The 30,000-Foot View

By Joe McKendrick

McKendrick & Associates home page

Where's the Inspiration?

There are voices out there that claim IT doesn't deliver the strategic punch it used to be able to deliver. In May of 2003, Nicholas Carr made the case in a provocative Harvard Business Review article entitled "IT Doesn't Matter." This year, he followed up with an entire book called "Does IT Matter?" Carr states that IT has been a victim of it's own success; it's affordability and availability to all has leveled the playing field, and therefore no one gains any competitive advantage. By analogy, no company gains market share as a result of having an exceptionally well-wired electrical system. (Yet would be in big trouble without one.) Carr even argues that while information technology has delivered benefits to some companies, "for most businesses, it has been a source more of frustration and disappointment than of glory."

Carr's argument makes a lot of sense when considering the commoditization of hardware, operating systems, networks, and storage. Plus, we've all tuned out the constant, breathless claims of "revolutionary" technologies coming out of vendors' hype machines.

However, as any data center manager knows, IT is a living, breathing entity that is constantly evolving and undergoing innovation. And IT innovation is not built on what you have, but what you do with it. Just about everyone now has video equipment, but last time I checked, there hasn't been an unusually large surge of new Steven Spielbergs or Spike Lees coming on the scene.

Carr correctly states that IT should not get full credit for corporate success. But no one has ever expected IT to solely responsible for a company's rise or fall. Adroit, inspired management, supported by the right IT tools, makes the difference. A company that smartly and innovatively leverages its IT in new and creative ways, as part of an enlightened management strategy, will move to the head of the pack. Carr points out that Wal-Mart's success isn't a result of IT itself, but of "a complex, tightly integrated, and difficult-to-copy combination of processes and activities." Likewise, Dell made use of IT in its build-to-order strategy, but its success came from efficient end-runs around traditional distribution channels.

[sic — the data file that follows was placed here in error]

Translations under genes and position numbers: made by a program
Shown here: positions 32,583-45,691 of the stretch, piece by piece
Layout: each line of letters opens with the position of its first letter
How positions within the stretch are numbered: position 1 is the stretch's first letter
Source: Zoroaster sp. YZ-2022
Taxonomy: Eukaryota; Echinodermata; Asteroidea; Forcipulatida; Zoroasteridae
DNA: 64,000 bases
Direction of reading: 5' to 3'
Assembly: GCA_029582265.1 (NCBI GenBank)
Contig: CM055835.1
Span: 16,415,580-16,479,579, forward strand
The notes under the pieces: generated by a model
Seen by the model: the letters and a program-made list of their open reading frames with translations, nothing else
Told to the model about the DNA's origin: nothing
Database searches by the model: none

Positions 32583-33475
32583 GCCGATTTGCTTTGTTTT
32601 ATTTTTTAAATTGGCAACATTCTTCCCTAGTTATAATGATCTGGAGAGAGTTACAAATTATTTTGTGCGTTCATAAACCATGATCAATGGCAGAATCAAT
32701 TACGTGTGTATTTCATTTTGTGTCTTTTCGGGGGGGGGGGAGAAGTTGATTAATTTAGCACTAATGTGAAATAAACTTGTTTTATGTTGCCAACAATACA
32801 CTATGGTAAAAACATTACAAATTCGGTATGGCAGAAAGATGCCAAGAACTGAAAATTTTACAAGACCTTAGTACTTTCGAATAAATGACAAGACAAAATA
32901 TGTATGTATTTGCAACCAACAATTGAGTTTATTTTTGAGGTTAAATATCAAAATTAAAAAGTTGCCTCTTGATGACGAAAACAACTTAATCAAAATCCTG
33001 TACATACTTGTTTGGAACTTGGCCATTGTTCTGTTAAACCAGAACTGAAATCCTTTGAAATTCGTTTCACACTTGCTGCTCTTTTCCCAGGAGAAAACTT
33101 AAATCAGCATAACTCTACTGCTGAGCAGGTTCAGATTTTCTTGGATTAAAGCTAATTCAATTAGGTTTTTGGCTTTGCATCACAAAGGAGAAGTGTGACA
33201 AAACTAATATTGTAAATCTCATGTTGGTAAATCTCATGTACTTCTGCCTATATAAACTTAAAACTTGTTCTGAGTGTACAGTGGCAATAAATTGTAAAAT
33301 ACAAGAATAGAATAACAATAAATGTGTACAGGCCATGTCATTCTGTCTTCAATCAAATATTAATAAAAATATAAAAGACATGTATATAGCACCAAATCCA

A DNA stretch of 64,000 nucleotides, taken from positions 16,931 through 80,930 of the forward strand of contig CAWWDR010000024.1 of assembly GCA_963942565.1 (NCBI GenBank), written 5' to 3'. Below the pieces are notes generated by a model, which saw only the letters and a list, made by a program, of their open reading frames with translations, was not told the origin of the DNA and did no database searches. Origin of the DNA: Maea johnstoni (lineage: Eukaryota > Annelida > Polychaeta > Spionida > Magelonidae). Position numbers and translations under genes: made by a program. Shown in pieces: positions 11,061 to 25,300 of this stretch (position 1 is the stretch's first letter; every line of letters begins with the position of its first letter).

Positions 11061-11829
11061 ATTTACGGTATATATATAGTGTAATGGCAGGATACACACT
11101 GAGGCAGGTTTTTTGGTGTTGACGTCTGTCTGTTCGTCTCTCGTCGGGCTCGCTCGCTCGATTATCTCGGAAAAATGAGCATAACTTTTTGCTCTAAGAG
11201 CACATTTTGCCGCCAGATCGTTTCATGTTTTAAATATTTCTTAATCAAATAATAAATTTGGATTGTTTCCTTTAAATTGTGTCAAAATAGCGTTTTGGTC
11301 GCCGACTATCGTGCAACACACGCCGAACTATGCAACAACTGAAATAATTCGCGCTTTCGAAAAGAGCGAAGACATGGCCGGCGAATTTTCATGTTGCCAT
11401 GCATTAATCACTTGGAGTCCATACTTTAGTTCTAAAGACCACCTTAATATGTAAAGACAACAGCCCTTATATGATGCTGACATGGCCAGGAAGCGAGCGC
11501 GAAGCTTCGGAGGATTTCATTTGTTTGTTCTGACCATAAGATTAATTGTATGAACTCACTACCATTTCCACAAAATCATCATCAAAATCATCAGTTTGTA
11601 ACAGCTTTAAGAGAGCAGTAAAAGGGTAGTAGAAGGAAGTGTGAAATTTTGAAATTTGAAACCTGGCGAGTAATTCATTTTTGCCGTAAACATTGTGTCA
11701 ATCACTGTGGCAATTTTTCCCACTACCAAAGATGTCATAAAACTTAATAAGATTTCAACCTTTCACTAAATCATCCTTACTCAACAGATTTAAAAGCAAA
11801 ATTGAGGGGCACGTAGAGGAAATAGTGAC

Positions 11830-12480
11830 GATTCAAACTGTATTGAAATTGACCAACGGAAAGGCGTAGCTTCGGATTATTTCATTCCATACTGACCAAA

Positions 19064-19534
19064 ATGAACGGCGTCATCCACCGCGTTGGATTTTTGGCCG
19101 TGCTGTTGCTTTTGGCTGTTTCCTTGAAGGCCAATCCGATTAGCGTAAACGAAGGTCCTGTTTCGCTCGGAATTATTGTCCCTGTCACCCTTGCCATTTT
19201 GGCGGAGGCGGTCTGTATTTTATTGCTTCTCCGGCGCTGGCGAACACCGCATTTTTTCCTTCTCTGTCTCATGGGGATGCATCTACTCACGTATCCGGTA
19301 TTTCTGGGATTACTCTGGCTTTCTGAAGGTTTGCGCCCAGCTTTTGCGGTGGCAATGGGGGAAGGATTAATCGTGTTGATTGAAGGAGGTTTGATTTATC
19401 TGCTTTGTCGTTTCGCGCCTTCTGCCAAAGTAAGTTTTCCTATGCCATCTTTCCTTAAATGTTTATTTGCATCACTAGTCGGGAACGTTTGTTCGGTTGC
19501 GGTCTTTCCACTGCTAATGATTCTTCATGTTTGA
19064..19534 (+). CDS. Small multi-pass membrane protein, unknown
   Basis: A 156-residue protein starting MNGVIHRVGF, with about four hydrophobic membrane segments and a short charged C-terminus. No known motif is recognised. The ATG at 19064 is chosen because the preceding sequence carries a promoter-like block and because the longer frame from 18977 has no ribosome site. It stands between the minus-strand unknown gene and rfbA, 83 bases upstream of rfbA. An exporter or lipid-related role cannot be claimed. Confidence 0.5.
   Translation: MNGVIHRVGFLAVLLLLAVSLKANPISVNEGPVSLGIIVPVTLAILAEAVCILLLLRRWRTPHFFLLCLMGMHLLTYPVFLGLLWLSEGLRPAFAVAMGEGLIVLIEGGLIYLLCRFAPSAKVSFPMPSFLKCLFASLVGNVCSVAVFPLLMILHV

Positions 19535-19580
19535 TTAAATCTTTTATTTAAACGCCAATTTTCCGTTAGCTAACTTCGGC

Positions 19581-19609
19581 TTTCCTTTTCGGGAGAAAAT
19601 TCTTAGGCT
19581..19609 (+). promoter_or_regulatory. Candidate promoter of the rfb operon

One point Carr overlooks - just as economists often do - is the rise of the entrepreneurial economy. IT has lowered the barriers to entry across all industries, to the point where the smallest microcompanies, comprised of a few individuals, working remotely and interconnected to networks of partners and contractors, can compete against the biggest players in the global economy. This may account for some of the issues larger enterprises have with the competitiveness of their IT implementations.

There are many new thresholds and frontiers to which IT has only just recently opened the door. But it takes inspired leaders and managers to seize the advantage. Notably, few companies have truly leveraged their information stores into data warehouses or business intelligence systems that can answer new questions and expose new ideas for moving the business forward. Also, companies are just beginning to explore grid computing and Web services, which boosts development and processing capabilities at a mere fraction of current costs - a sure way to boost margins and get a leg up on competitors.

Carr may be correct when he talks about the commoditization of the first generation of IT, but we've only just begun to see where the next generation of technology can take us.

Note: Portions of this originally appeared as an editorial in Database Trends & Applications

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